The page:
Beleaguered Finnish mobile manufacturer Nokia has decided it's high-time to fling the bling and is in talks to sell its UK-headquartered subsidiary company Vertu, the one that makes ludicrously expensive, monstrously bejewelled handsets for those with deep pockets and deeply suspect taste. Martyn Warwick reports.
Vertu handsets typically cost tens (and up to hundreds) of thousands of pounds sterling each, and can, and do, come in solid gold cases encrusted with diamonds and other glitz. Unsurprisingly, Vertu's customers tend, in the main, to come from Russia, the Middle and Far East although, apparently, there are Vertu 'outlets' (not 'shops' you'll note) in 60 countries around the world.
By the very nature of the products it sells, Vertu appeals to a small although perhaps not necessarily select market but makes excellent profits from its very well-heeled clientele. However it has nothing in common and no overlap with Nokia's commoditised core products for the huddled masses.
Amusingly, those with the money to buy Vertu handsets don't get cutting edge technology along with the diamonds that can cut through a brass-bound armoured glass aquarium. The first Vertu smartphone wasn't available until late in 2010 and the first touchscreen model went on sale in October 2011.
But then Vertu handsets aren't about making verbal statements on a commuter train, they are about making social statements about ostentatious wealth on luxury yachts.
Negotiations to offload Vertu to the private equity outfit Permira, for a price somewhere between €200 million and €300 million, are well under way. Permira already has a stable of luxury brands, including Hugo Boss.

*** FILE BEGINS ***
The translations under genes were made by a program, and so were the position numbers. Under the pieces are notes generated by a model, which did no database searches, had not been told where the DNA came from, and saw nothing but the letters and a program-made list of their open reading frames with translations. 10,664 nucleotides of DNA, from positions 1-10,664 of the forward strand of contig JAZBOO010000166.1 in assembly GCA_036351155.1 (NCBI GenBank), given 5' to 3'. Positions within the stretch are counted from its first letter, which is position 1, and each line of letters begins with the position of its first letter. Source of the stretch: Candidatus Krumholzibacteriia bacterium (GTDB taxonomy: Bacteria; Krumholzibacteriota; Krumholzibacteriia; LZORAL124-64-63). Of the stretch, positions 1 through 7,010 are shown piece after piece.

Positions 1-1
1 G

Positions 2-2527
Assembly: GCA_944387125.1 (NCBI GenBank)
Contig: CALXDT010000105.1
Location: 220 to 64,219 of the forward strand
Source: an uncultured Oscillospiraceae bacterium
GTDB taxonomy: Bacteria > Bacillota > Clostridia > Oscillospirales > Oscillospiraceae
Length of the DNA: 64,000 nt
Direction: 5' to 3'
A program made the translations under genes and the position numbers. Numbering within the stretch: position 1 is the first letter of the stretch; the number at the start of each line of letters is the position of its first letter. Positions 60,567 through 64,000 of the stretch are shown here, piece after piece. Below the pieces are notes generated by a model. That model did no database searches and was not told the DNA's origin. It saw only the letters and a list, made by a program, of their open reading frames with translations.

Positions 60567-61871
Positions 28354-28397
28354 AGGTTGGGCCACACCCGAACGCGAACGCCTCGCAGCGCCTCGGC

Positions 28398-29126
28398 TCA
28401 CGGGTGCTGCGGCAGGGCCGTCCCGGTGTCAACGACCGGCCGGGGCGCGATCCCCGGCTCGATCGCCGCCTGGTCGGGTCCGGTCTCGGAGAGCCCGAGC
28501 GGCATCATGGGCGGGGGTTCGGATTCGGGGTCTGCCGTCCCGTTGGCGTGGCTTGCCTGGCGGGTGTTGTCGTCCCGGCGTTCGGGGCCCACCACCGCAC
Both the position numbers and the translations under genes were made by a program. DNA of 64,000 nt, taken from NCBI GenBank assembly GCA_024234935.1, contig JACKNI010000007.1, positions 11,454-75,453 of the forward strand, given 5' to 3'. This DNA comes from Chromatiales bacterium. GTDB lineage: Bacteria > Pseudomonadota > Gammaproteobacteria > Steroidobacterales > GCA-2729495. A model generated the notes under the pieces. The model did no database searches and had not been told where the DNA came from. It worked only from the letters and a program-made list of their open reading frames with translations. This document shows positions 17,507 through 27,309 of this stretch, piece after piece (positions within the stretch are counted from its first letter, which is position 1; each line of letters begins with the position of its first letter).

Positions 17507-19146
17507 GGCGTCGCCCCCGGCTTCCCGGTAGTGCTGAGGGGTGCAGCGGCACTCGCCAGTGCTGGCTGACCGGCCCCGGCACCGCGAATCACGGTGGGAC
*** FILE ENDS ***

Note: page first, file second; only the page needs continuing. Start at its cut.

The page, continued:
Nokia set up Vertu as a stand-alone self-managed subsidiary back in its glory days of 1998 but the parent company is now in deep, deep trouble. Nokia is reorganising and cutting jobs and other costs as it tries to focus on core assets and those do not include platinum handsets clarted all over in precious stones. (For those of you unfamiliar with Yorkshire dialect, "clarted" means thickly covered).
Retaining such a ridiculously elitist brand is no longer an option and so it must go as Nokia's credit rating falls to junk status, it begins to chew its way through its cash reserves and gambles its future on the mass uptake of its mid-range suite of Lumia phones.
Nokia has to do something; sales overall fell by 29 per cent in Q1, by 40 per cent in its all-important Devices and Services Division and by 52 per cent in its smartphone business. By selling Vertu Nokia will raise some cash and, perhaps more importantly, demonstrate to the market that hard economic times call for hard economic decisions. In short, Nokia is making a virtue of necessity by accepting the necessity of selling its Vertu.
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